Over the past few years, the Islamic State has become synonymous with violence, brutality and spectacular terrorist attacks. But to focus only on its violent side paints a one-dimensional, misleading picture. To combat Islamic State, a more nuanced understanding is required. By JASMINE OPPERMAN.
But to assess the Islamic State’s footprint only against violent attacks or the probability of violent attacks results in a narrow interpretation of what the Islamic State is. Like it or not, it is more than just an extremist organisation only relying on brutality in expansion.
The hybrid nature of the Islamic State has to be reflected in any attempt to assess a more accurate description, in which the Islamic State as a government in a totalitarian state, an insurgency movement and an exclusive religious cult-like movement continuously seeking followers is acknowledged.
The Islamic State is much more than violence, a notion so often under-emphasised. The violence – the beheadings, the suicide bombers, the rampaging gunmen – are just the tip of the Islamic State iceberg.
Why does this matter? Because if we are to effectively counter the Islamic State’s threat, we have to really understand it. This is especially true in Africa, where the Islamic State is intent on expanding its presence. This expansion becomes more important as the group comes under increased pressure in Iraq and Syria.
To better understand how the Islamic State operates, particularly as it tries to grow its presence in Africa, the following model provides a more comprehensive picture. The model presents the Islamic State’s evolvement in a specific region or state on a continuum that moves within specific frames:
Radicalisation: The process during which a person is exposed to Islamic State propaganda, developing a keen interest followed by a phase of ideological conversion in which the individual support the Islamic State extremists Salafist interpretation of Islam, defines the Islamic State strategy of recruitment.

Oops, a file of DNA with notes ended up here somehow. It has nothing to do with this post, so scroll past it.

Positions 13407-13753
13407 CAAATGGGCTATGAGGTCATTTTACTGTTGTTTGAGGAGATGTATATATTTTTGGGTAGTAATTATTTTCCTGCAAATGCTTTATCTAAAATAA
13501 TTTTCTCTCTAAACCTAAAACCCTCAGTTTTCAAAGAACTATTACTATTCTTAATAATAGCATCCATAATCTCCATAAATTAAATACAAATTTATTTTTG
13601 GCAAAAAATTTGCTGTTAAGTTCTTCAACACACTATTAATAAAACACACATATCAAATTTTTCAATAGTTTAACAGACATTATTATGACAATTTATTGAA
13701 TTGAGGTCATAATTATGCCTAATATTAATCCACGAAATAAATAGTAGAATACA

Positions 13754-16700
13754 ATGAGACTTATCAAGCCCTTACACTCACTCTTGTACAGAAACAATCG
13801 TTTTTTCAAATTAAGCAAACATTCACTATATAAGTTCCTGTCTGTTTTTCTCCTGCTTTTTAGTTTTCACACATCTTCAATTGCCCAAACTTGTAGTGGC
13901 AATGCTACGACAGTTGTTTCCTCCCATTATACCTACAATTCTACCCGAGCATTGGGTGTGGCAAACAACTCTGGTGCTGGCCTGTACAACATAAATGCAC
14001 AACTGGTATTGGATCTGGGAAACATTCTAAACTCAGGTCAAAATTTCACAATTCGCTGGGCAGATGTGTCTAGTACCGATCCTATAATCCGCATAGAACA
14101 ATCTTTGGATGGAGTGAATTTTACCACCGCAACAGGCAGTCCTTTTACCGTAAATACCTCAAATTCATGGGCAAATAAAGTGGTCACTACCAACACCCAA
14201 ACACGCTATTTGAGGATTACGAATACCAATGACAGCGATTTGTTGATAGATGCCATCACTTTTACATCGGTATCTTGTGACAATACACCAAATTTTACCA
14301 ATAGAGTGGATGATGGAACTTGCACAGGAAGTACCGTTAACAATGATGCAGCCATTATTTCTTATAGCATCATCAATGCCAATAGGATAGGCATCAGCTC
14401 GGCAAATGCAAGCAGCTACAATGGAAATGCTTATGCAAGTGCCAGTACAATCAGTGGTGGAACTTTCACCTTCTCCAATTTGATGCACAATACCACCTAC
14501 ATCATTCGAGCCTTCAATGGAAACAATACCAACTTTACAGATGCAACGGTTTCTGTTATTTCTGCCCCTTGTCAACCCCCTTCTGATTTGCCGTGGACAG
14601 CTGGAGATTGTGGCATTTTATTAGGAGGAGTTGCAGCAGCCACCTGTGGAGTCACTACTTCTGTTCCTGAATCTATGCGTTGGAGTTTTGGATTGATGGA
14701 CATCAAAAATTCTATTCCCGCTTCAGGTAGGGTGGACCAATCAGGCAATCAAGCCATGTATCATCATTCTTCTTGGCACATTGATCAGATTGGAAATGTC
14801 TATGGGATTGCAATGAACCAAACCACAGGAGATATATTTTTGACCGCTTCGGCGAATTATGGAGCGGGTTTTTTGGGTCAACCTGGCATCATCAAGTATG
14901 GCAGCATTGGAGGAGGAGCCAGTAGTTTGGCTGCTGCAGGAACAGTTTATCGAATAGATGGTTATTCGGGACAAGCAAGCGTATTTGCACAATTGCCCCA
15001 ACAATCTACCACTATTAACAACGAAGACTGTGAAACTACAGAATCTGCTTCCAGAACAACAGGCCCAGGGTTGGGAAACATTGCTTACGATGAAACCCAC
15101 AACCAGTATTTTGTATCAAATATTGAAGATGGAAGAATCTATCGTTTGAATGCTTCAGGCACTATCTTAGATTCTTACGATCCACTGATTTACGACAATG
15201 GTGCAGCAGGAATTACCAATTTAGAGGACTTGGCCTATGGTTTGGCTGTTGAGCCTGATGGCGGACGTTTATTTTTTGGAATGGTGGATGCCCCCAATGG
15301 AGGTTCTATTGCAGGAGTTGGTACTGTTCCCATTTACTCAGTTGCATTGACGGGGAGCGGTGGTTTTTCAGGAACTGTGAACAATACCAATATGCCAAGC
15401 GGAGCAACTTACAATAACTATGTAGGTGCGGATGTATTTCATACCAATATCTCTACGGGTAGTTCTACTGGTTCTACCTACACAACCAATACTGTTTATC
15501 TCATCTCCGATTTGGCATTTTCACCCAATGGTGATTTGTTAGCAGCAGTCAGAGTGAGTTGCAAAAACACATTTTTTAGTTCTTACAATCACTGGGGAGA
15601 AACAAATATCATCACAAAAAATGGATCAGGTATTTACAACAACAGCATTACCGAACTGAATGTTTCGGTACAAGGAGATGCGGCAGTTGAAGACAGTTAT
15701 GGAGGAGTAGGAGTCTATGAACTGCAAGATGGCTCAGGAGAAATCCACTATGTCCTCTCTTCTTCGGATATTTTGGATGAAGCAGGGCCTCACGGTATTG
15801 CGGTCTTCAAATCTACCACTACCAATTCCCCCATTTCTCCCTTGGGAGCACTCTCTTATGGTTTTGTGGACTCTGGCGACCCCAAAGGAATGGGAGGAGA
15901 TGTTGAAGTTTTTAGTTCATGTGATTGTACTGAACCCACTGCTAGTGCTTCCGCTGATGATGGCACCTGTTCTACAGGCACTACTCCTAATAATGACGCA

Supply Lines: In order for a radicalised individual to take action they need economic support. Travel expenses, obtaining weapons, paying for their on-line access or cell phones, even just eating – the individual has to have some physical support to live. The more radical one becomes the less likely traditional sources of support can be used (i.e. a job or familial support). In some cases, in order to live and act according to Islamic State ideology, the black market trade becomes necessary.
Recruitment cells: A fervent IS supporter begins to engage the process of radicalisation of family members, friends, neighbours or community members, thus growing the cell from within. Clusters of supporters appear in the same location not because the Islamic State thought that was a good place to start recruiting; rather, packs form like the bad apple affecting the bunch they are packed with. A good example of cells allowed to entrench is Sint-Jans-Molenbeek in the Brussels-Capital region.
Operational Cells: Once a network has organised, recruitment evolves and involves into a direct violent confrontation mode, crossing the threshold between the nonviolent and violent sides of the Islamic state. Organised cells plan attacks, obtain weapons, and ultimately, if left unfettered, an attack is executed. In addition, these cells often provide supply lines and support to other cells or individuals interested in engaging in attacks.
Organised Attacks: An organised attack is directly planned, financed, and ordered by Islamic State leaders in the Caliphate. Attackers can either train on the battlefields of IS-held territories or can come from entrenched, established cells embedded in a region. Organised attacks are of professional quality and show much higher fatalities upon execution. Examples of organised attacks include Paris 2015 and Brussels 2016.